On the software front, Microsoft (MSFT) broke above $1 trillion in market cap last June, bucking the Software industry’s trend as the worst three-month market performer (-16.30%). Looking at the big picture, MSFT’s product categories are broad and spread out well beyond software which arguably accounts for its growth. The company’s revenue grew 12% in its fiscal fourth quarter, according to Amy Hood, MSFT’s chief financial officer, speaking in the company’s last earnings call.
Looking ahead, Hood said that the company expects to generate “between $31.7 billion and $32.4 billion in revenue across its three business segments for the fiscal first quarter,” according to CNBC. That beats Refinitiv’s consensus estimate of $32 billion if you were to split MSFT’s guidance down the middle.
Among the tech giants that did get hit by the US-China trade environment is Cisco (CSCO). A Dow Jones Industrial Average ($DJI) stock, the company beat analysts expectations for earnings and revenue in its fiscal Q4 earnings report, but its China revenue is down by 25%, and CEO Chuck Robbins called it a “significant loss” when speaking to analysts during the company’s conference call. CSCO is down 19% from its 3-month (and 19-year) high of 58.23. Guidance also missed the mark as CSCO’s executive vice president and chief financial officer Kelly Kramer mentioned $0.80 to $0.82 in earnings per share. A Refinitiv analyst poll estimated consensus at $0.83.
In June, Goldman Sachs issued a warning to “write off high-growth tech stocks,” according to a CNBC report. The reasons for Goldman’s warning are double: they said that Technology stocks may be overvalued at their current levels, and that talks about potential regulatory changes from Washington may make stocks within the sector something of a “hazard.”
The truth is that nobody can predict the outcome of any potential legislation coming out of Washington—namely, the talk of breaking up large technology companies due to size, alleged anti-competitive behavior, or personal data security issues. It’s even hard to say whether all the political clamor will result in any material legislation.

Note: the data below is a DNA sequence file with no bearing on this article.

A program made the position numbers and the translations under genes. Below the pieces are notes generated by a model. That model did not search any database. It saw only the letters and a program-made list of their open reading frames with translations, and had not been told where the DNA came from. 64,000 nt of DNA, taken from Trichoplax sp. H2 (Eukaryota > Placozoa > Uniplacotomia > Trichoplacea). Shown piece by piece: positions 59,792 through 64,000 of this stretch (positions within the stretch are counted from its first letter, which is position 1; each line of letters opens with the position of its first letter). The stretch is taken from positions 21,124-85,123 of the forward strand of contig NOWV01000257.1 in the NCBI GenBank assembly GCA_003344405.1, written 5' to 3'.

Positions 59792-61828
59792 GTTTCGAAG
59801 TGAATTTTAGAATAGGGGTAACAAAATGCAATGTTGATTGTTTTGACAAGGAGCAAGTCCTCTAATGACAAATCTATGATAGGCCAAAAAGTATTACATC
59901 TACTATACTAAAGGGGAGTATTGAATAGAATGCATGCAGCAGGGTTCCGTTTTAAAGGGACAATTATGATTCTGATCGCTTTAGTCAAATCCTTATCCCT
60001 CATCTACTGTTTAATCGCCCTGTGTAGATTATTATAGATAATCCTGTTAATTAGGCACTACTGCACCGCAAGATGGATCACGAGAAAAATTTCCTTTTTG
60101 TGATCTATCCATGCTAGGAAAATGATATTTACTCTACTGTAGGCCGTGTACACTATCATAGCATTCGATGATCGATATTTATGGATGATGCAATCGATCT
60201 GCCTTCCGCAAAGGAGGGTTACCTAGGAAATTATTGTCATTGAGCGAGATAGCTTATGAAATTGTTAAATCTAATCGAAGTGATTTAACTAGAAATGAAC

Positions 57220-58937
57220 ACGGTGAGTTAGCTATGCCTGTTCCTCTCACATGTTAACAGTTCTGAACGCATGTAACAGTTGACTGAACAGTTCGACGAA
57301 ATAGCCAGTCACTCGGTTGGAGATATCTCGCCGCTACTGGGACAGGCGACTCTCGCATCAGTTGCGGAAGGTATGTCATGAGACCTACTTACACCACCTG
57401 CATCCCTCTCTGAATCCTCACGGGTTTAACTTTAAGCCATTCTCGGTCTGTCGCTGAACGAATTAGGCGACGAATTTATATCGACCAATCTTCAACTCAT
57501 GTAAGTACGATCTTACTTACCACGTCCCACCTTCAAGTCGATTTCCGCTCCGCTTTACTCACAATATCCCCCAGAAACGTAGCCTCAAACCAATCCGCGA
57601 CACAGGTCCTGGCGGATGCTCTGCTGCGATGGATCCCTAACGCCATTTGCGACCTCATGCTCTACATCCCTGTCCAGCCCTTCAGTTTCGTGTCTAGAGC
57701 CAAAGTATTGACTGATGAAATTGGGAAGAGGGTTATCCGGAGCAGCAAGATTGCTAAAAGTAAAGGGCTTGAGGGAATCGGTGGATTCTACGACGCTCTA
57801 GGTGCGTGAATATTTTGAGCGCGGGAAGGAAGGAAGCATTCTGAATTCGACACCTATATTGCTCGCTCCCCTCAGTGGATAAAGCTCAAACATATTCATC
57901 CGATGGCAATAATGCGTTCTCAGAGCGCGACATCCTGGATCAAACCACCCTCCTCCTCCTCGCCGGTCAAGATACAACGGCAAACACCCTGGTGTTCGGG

But as more and more companies begin reporting Q3 earnings, we can get a sense as to whether the sector is truly “overvalued” as Goldman says, or whether some of the expectations of Tech weakness have been overblown. Remember: Earnings drive stock performance. Sure, there’s been quite a bit of volatility and back and forth price action over the last quarter due to the headline risks on the US-China trade, global economic slowdown indications, and fears of Technology sector overvaluation. But it’s important to monitor whether these and other fundamentals are having a measurable impact on earnings.
TXN is scheduled to report earnings on October 22, MSFT on October 23 and INTC is expected to release its earnings on October 24.
AAPL is scheduled to report its fiscal fourth quarter results on October 30, QCOM on November 6, and CSCO is scheduled to report its Q1 2020 earnings on November 13.